Aussie Aaron Lim Wins 2013 WSOP Asia Pacific Event #4 for $233,800
It took four tries, but an Aussie has finally won a World Series of Poker bracelet on his home turf in Australia.
Poker pro Aaron Lim won the WSOP Asia Pacific Event #4, a $5,000 No-Limit Hold'em Six Max tournament after besting a tough field of 167 players at Crown Casino in Melbourne. Lim collected the top prize of $233,800 as well as his first WSOP bracelet. The victory follows Lim's win at last month's 2013 PokerStars.net APPT Seoul Main Event where he won $111,000.
Australian players were present at each of the first three WSOP APAC final tables, but all were won by Americans (Bryan Piccioli, Jim Collopy and Phil Ivey). Lim represented his home country well on Thursday and became the sixth Aussie to win a WSOP bracelet, joining Joe Hachem, Andrew Hinrichson, Mark Vos, Gary Benson, and Mel Judah, who owns two.
WSOP APAC Event #4 Final Table Results
Day 3 began with seven players after the action was halted Wednesday one spot away from the final table. It took more than an hour to lose the first player at the unofficial final table, but well-known Australian pro Brendon Rubie eventually handled the job by eliminating Jason Gray. With the blinds at 5,000/10,000, Rubie min-raised to 20,000 from early position and Gray called from the big blind, leaving around 16,000 behind in his stack. On the flop, Gray completed the stop-and-go move by shoving all-in and Rubie called. Gray tabled for bottom pair but he was trumped by Rubie's . The turn and river provided no help to Gray, setting up the official six-handed final table.
Once Gray was gone, the action began to pick up. On the fifth hand of the final table, Billy Seri moved all in from the hijack for 46,000 and Andy Lee and Lim called out of the blinds. The flop came and Lee and Lim checked to see the hit the turn. Lee check-folded to a bet from Lim, and the cards were revealed:
Three hands later, Sam Higgs took a cruel beat at the hands of Jan Suchanek to exit in fifth place. Lim opened with a raise to 24,000 and Suchanek three-bet to 55,000 from the button. Action folded over to Higgs and he moved all-in for 204,000 from the big blind. Lim folded and Suchanek decided to call, creating a huge pot with five cards to come.
Higgs was in excellent shape to double, but the flop shifted Suchanek into the lead and Higgs was unable to come from behind on the turn and river. The Aussie earned $53,615 for his three days of work, and the four remaining players were one step closer to the bracelet.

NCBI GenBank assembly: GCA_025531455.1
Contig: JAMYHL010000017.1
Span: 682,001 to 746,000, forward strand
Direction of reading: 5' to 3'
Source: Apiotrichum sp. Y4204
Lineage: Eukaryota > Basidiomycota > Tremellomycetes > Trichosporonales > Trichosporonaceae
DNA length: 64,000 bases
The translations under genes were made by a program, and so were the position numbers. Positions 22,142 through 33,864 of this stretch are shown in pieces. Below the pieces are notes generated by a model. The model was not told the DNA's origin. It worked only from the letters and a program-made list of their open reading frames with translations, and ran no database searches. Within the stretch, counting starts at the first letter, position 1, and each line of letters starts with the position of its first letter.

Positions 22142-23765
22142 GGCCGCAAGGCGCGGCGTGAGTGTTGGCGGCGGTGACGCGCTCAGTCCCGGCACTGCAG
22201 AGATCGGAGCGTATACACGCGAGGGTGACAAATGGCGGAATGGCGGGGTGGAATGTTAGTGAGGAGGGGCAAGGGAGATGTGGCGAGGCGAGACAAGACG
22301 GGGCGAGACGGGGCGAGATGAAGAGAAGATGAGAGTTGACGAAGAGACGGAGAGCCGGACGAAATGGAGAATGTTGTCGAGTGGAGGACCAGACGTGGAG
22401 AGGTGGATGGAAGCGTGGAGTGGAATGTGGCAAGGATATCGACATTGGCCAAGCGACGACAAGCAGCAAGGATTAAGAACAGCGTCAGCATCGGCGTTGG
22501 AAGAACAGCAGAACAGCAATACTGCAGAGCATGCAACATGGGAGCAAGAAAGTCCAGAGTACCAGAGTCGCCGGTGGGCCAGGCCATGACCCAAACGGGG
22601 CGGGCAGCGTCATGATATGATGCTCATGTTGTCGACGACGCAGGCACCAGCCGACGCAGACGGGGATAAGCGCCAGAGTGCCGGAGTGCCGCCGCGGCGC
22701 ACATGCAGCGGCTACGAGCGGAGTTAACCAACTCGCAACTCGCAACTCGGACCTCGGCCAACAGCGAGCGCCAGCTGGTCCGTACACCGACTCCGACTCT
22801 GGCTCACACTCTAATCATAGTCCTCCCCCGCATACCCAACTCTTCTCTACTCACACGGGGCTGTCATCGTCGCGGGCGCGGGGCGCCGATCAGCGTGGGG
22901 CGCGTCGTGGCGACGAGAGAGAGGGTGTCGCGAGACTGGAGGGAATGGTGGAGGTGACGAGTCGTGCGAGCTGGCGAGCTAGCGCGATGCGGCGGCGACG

Rubie was arguably the favorite coming into the final table but he was unable to gain any momentum after eliminating Gray. With 220,000 left in his stack, Rubie squeezed all-in preflop with and Lim, the original preflop raiser, re-shoved with . Suchanek quickly folded and Rubie's tournament life was at risk. The board gave Lim a flush, leaving Rubie just short of a WSOP bracelet for the second time in his young career. His other WSOP final table came at last summer's series in Vegas where he finished runner-up to Timothy Adams in the $2,500 Four-Handed No-Limit Hold'em event for $242,458.
Suchanek was attempting to add a WSOP bracelet to the Aussie Millions ring he won at Crown Casino in 2012, but his run ended at the hands of Lee. Lee raised to 27,000 from the button and Suchanek three-bet to 60,000 from the big blind. Lee called and the two players saw a flop of . Suchanek led out for 85,000 and Lee tank-called, bringing the on the turn. Suchanek quickly moved all-in and Lee almost beat him into the pot with a call.
Lee had successfully picked off Suchanek's bluff and the hand was over even before the completed the board. Suchanek received AU$103,766 for his third place finish, and Lee and Lim were left battling heads-up for a WSOP bracelet.
Lee began the match with a slight lead (1.5-to-1) over Lim, but that changed when Lim doubled up to snatch away the chip lead. Lee raised to 40,000 from the button and Lim re-raised to 105,000. Lee called and the dealer rolled out a flop of . Lim fired 110,000 into the pot and Lee called. The came on the turn and Lim led again, this time for 208,000. Lee moved all in and he was quickly called by Lim.
Lee revealed for a flush draw and had nine outs to win the tournament against Lim, who tabled . The river was the and Lim doubled up to just over 2.1 million.
The two battled for another hour, each spending time in the lead, before Lim finally put the tournament away. Lee raised to 40,000 and Lim moved all-in, having Lee's stack covered. Lee called off his remaining 462,000 and discovered that he was in good shape to stay alive.
The flop kept Lee in front, and he remained there when the dealer rolled out the on the turn. However, the on the river gave Lim a winning pair and brought the tournament to a thrilling conclusion.
Event #4 of the WSOP Asia Pacific is in the books, but the excitement is still building in Melbourne as the $10,000 Main Event kicked off just minutes before Lim won his bracelet. We'll also be providing highlights from the $50,000 High Roller and the Caesars Cup this week, so stay tuned to PokerNews.com for more coverage of the first-ever WSOP in Australia.